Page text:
Rap-A-Lot Records may have changed over the years, but they’ve always remained consistant about three things:
(1.) J Prince is still in charge.
(2.) Rap-A-Lot always reps for the South.
(3.) They print the slimmest liner notes in the business.
A lot of whack rappers have released albums with liner notes thicker than “Gone With the Wind,” so most could care less if Rap-A-Lot puts inserts one page thick or less in their shit. The only thing that matters is the rappers be tight, and the Southern swang and slang is in full effect. Tela embodies those qualities – a rapper who has consistantly made albums for people South of the Mason-Dixon line with little or no concern for how well his albums crossover in New York or Los Angeles. Ask rap lovers in the dirty-dirty and they might cite “Piece of Mind” and “Now or Never” as hip-hop classics, ask anybody North of his hometown Memphis and they might say “Tela who?”
2002’s “Double Dose” is not likely to change that status too much. That’s not in any way due to weakness on Tela’s part. For starters, his collaboration with producer Slicse T on seven tracks, Drummaboy on three, and an assortment from Mike Dean to Jazze Pha on the rest hits home consistantly. It’s a rare pleasure to hear songs where the beats are specifically matched with the lyrics to create emotional responses, and track after track showcases this careful forethought and planning. The “Intro” has a subdued and reflective backdrop which gives Tela ample room to get personal and ACTUALLY introduce himself to new listeners, as well as relate to already established fans. “Pimp Bitch” has the bounce you’d expect from it’s title, while being less misogynistic than you think; a Bun B cameo is the icing on the cake. “Incredible” is a tale of mind-blowing sex, and the result is a Slisce T beat that sounds like raunchy R. Kelly at his finest.
At this point Tela’s already three for three, so it becomes redundant to say how well meshed the tracks are; this harmonious union just repeats itself ad infinitum throughout. What’s more important here is to establish what Tela is like to the know-nots. Vocally he flows a bit like Scarface and nears MJG in his rap pitch, although he still has a completely distinct sound. His accent clearly marks him as 3rd Coast, yet he doesn’t unduly drawl words or slur lyrics with a mush-mouthed delivery. In fact clear articulation is one of the great hallmarks of Tela’s rap, and it’s a shame more people haven’t realized how much difference this makes between an average rap LP and a great one. Obviously Tela knows, as he’s only been getting better over time. He can even switch speeds on songs like “Round & Round,” and still remain easy to follow:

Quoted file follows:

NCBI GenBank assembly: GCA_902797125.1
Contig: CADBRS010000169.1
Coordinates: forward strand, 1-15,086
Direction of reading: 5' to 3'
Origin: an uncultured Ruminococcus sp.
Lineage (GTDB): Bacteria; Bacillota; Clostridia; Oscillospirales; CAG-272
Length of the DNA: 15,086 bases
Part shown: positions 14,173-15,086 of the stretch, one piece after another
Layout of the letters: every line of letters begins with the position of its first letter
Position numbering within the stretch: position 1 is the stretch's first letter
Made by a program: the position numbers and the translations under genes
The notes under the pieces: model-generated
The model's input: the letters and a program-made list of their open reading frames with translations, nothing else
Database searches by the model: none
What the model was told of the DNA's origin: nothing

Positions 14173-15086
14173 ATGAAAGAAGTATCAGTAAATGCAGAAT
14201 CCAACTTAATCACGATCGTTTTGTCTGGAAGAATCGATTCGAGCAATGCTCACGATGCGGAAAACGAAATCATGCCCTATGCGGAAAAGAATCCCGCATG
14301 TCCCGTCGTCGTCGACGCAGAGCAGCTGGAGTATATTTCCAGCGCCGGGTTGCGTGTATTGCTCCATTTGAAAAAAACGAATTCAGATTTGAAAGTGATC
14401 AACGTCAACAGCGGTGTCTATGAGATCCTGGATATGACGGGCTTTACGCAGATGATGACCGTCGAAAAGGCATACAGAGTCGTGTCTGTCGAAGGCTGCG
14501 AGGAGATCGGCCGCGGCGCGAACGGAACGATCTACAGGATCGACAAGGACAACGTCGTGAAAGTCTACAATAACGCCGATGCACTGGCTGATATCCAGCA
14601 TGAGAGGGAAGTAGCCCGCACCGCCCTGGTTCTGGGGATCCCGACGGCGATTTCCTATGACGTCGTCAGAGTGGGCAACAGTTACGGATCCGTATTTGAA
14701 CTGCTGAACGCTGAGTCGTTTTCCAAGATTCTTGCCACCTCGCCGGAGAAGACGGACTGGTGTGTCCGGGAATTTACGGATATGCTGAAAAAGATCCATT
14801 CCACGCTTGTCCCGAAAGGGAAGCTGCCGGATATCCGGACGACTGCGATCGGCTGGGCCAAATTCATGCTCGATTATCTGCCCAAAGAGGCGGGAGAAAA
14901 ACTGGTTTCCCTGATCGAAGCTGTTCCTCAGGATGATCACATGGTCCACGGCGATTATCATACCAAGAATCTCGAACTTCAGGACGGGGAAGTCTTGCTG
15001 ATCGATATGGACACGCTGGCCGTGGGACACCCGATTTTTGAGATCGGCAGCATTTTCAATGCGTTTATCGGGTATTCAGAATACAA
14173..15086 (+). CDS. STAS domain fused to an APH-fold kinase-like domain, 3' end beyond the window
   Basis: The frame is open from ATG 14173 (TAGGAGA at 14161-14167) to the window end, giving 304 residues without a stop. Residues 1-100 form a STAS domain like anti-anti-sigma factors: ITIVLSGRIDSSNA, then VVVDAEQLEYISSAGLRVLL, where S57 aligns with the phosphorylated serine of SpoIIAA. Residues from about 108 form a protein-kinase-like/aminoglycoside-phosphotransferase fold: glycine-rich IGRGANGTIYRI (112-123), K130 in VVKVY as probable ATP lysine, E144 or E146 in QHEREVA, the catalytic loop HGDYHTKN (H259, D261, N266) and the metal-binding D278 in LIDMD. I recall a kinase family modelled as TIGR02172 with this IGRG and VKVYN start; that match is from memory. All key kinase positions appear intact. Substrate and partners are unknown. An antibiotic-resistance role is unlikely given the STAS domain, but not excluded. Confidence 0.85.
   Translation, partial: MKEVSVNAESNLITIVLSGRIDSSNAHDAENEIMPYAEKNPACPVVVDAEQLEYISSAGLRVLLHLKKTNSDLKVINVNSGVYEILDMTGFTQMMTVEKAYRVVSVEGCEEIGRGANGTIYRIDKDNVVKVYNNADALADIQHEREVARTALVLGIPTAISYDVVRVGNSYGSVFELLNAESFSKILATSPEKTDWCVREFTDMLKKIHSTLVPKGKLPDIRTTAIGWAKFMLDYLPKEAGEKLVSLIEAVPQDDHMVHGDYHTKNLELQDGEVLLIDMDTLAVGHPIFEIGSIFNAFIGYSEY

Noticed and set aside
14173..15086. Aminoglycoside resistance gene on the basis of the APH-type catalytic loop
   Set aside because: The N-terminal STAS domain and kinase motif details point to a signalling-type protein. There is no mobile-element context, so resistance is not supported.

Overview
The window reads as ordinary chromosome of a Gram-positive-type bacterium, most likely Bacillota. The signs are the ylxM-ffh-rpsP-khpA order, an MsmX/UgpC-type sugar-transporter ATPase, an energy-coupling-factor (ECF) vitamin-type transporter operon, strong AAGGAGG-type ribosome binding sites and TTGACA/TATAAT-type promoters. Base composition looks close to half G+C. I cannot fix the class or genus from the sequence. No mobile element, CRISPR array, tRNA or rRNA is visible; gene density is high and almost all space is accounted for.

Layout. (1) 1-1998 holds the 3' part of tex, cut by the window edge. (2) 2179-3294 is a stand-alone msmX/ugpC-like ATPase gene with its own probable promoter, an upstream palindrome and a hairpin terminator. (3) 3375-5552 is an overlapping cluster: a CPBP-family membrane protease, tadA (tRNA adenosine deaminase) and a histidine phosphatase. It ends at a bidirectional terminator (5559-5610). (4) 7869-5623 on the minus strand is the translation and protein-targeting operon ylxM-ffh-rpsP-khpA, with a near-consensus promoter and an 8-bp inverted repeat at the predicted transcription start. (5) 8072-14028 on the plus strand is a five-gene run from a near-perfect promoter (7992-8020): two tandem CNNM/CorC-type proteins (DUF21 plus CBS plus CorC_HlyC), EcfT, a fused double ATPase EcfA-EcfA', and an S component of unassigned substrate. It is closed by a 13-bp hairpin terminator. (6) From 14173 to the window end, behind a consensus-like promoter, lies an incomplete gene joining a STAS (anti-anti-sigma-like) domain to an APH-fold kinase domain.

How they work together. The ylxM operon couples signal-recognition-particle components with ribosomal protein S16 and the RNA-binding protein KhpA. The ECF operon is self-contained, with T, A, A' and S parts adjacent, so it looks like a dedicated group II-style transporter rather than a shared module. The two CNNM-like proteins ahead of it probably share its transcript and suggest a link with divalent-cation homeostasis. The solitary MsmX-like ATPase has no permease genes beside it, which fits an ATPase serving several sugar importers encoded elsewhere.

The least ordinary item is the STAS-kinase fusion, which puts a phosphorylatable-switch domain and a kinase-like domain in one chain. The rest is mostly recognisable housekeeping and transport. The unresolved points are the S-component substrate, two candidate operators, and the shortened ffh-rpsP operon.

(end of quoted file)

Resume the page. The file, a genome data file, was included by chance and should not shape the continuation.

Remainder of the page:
“Young Tela, none sweeter
Pimp harder, than Fila
I’m tellin y’all like Kelis, roam
If her mind ain’t grown and I just don’t need her
I need a runner, that can under-
-stand a man, needs that wonder
Drink goosey gone, in the Gucci throne
Bend over, make it clap like thunder
Good freakin, no sleepin
Run away just, the weekend
Like a fairy tale, she can read me well
Do the things that right they pleasin”
It’s true that Tela likes to talk about getting some play (who doesn’t) but his versatility prevents his topicality from becoming tiresome. “Dreams” is a cautionary tale about having your desires go unfulfilled featuring Bun B as a guest, while “Strive” is the mellow groove urging players to keep on hustling to get ahead in life. “Coco” is the story of a girl who grew up in an abusive family and turned into a dangerous dimepiece not to be trifled with. And “Tear it Up” is predictably a song about ripping up clubs, but what Southern rap album these days is complete without ONE song about getting krunk? What you may find the most surprising about this song is a guest named Lo Key who is a dead ringer for Ludacris:
“We gon’ tear it up and pull off a all-nighter
The piece, the chain, the Gucci attire
I’m hot and on fire, leanin through the do’, ten toes
Makin easy money pimpin hoes
I’m back in Memphis, that’s the business
No need to be greedy, I got mad friends with Benzes
The peach Pucker and Belvedere, mixed it vicious
A mean martini, everybody swished it
We all players, no haters allowed
I’m on stage throwin big stacks of paper in the crowd”
Truthfully, a lot of rap albums come out every year, and at times it’s hard to justify giving any of them a rave review because having so much product out waters down the listener’s ability to appreciate any one of them at length; besides the fact that so many are just plain mediocre. Tela has pulled off a trifecta though of having good beats, good rapping, and just plain good timing. With no new albums from other major rappers in the South right now, Tela may finally get that long-deserved national recognition contemporaries like Scarface and Trick Daddy have. If not, he’s still put out a fine album album you can enjoy now AND again in the future. He may just be Memphis’ best kept secret.